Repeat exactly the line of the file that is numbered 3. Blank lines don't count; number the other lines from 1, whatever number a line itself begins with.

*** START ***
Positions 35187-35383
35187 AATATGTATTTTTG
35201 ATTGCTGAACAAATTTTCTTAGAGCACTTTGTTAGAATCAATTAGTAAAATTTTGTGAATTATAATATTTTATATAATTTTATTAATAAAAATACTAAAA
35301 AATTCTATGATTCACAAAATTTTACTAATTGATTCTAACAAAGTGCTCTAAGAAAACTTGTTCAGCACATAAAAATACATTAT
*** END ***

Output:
35201 ATTGCTGAACAAATTTTCTTAGAGCACTTTGTTAGAATCAATTAGTAAAATTTTGTGAATTATAATATTTTATATAATTTTATTAATAAAAATACTAAAA